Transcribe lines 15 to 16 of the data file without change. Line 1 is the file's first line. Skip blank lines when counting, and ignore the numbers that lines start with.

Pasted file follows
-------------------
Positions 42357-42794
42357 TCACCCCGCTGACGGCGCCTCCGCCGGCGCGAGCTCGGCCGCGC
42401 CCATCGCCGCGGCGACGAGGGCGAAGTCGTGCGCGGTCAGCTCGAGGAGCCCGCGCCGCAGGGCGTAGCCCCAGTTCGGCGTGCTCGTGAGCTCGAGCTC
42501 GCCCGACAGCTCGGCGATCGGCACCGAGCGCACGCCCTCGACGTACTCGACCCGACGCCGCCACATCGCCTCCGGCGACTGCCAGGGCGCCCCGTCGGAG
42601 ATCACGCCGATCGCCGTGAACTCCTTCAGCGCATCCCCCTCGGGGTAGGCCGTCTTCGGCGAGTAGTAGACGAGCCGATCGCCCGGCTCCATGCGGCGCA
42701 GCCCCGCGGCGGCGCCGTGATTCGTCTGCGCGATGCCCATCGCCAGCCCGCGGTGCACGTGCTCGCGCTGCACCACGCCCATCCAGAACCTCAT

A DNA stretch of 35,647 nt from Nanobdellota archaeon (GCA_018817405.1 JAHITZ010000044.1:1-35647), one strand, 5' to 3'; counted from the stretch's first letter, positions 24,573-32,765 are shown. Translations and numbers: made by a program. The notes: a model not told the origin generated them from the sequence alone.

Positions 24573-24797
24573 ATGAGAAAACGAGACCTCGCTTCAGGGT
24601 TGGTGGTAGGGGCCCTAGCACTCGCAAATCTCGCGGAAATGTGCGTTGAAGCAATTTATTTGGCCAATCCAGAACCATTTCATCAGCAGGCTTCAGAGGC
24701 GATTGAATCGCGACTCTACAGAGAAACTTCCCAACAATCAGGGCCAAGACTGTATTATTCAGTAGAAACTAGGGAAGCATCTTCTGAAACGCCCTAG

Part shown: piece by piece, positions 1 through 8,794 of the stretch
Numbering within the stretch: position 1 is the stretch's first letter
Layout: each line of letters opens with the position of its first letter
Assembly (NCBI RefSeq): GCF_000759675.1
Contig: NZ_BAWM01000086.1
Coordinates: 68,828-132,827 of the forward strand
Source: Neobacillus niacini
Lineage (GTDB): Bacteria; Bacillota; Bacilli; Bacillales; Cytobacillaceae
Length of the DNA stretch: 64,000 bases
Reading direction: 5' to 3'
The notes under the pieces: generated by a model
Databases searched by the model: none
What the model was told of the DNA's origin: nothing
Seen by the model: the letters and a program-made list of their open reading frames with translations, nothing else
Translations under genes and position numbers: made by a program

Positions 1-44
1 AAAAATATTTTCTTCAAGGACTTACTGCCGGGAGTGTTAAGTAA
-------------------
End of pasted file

Assembly (NCBI RefSeq): GCF_000759675.1
Contig: NZ_BAWM01000086.1